A Norfolk hospital is costing the taxpayer nearly £20m a year more than it should, a report has said.
The Norfolk and Norwich University Hospital was built under the private finance initiative (PFI) - which brings private money to public projects.
The report says it would be cheaper in the long run to bring it back into public ownership.
The hospital disputes some of the figures in the report and says there is nothing new in the research.
The report by Dr Chris Edwards, a fellow of the University of East Anglia, says the hospital, which opened in 2001, is currently due to cost more than £800m in rent to the end of the contract in 2037.
The hospital could save £19m a year if the private owners were bought off, it says.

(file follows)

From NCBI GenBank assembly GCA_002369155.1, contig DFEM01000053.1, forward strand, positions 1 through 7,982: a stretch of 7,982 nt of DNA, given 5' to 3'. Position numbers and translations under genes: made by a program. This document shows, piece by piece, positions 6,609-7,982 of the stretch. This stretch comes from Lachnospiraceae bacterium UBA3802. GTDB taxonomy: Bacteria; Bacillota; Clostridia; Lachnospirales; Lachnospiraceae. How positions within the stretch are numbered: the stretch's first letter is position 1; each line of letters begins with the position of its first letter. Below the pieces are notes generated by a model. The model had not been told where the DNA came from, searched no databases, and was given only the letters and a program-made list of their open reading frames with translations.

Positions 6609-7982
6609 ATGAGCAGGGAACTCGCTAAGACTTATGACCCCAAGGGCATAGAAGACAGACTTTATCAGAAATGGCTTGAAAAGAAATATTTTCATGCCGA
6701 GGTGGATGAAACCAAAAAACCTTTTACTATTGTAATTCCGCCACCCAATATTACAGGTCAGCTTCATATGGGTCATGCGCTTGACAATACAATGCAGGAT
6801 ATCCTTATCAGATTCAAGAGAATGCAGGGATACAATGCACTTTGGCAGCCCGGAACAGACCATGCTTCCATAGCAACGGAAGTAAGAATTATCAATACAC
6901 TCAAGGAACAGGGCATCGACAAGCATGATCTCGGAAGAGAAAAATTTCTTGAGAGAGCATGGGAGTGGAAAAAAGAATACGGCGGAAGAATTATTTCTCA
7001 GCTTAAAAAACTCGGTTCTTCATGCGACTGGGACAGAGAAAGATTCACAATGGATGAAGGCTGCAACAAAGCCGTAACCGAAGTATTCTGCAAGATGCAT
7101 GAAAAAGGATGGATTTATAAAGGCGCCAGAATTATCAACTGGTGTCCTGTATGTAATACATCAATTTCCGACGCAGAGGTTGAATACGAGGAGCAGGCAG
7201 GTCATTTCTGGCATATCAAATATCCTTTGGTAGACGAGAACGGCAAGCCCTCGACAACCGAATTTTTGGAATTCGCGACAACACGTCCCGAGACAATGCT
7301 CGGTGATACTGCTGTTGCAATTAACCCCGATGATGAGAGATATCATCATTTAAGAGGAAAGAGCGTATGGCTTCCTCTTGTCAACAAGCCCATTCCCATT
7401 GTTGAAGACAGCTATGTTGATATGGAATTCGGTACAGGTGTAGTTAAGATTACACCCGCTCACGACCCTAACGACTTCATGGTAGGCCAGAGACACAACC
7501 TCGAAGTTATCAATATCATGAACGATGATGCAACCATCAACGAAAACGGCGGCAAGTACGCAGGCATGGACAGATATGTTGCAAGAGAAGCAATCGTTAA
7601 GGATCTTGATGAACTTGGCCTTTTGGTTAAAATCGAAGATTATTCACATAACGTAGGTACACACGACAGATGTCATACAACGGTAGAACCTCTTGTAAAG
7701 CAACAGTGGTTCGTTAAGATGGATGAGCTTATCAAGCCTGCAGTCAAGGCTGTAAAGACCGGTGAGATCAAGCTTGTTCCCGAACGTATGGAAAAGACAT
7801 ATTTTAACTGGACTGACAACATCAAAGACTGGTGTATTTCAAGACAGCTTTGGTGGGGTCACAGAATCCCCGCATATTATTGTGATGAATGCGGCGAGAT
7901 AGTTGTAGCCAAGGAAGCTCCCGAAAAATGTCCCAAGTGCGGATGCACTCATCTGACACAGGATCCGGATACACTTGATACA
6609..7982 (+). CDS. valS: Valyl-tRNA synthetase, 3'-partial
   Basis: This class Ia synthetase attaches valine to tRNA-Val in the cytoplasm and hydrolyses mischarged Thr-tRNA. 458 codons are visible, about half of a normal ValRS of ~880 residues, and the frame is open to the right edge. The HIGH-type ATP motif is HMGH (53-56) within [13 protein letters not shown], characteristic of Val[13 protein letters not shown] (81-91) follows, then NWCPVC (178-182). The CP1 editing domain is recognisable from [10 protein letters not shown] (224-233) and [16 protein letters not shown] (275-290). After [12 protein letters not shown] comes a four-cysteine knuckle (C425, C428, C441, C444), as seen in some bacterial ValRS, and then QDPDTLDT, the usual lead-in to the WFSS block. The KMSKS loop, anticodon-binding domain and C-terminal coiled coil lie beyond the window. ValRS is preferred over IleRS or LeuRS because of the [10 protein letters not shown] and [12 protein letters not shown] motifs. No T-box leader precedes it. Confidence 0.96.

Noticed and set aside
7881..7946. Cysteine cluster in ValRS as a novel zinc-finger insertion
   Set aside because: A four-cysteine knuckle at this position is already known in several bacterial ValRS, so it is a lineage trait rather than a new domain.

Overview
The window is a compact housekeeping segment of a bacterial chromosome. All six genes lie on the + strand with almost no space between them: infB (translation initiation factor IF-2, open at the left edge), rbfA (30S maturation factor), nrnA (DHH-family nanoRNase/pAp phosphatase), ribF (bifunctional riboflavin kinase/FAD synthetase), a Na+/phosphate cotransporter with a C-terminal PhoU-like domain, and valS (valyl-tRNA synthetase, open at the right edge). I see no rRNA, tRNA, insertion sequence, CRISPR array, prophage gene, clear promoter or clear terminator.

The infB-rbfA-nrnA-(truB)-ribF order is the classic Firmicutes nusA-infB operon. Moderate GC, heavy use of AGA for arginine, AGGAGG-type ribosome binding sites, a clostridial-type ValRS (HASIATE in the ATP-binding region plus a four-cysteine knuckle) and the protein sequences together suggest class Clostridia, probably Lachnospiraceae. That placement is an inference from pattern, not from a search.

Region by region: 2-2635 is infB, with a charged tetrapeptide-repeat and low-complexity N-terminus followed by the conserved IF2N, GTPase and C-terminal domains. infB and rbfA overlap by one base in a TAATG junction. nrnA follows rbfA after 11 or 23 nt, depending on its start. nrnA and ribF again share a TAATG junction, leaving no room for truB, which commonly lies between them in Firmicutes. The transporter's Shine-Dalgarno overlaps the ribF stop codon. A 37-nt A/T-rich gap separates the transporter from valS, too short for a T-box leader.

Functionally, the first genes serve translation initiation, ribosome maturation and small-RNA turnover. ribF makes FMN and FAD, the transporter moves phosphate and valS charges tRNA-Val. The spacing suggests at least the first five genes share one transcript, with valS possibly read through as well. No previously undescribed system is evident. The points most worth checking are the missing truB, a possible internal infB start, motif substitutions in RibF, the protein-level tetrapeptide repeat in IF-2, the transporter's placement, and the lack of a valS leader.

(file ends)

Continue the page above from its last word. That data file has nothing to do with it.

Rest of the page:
Dr Edwards said: "Taxpayers could save £217 million if the PFI at the Norfolk and Norwich University Hospital (NNUH) is bought out. It has been an incredibly profligate way of funding an undersized hospital at great cost to the public, providing massive, excessive profit to the private sector.
"Buying a hospital on PFI is like buying a house on your credit card. There is every reason to suppose that the NNUH is not unique, given that the private sector's cost of capital is double that of the public sector."
A spokesman for the hospital said: "The research is unfortunately factually inaccurate in a number of regards and covers issues that have already been thoroughly scrutinised time and time again.
"This research adds nothing new. The option of buying out the PFI scheme is simply not feasible.
"Given the sums of money the government is committing to supporting the wider economy and banking sector it is extremely unlikely that the money is there to pay off any PFI scheme."
He added: "NNUH is delivering very high standards of healthcare for the public locally."
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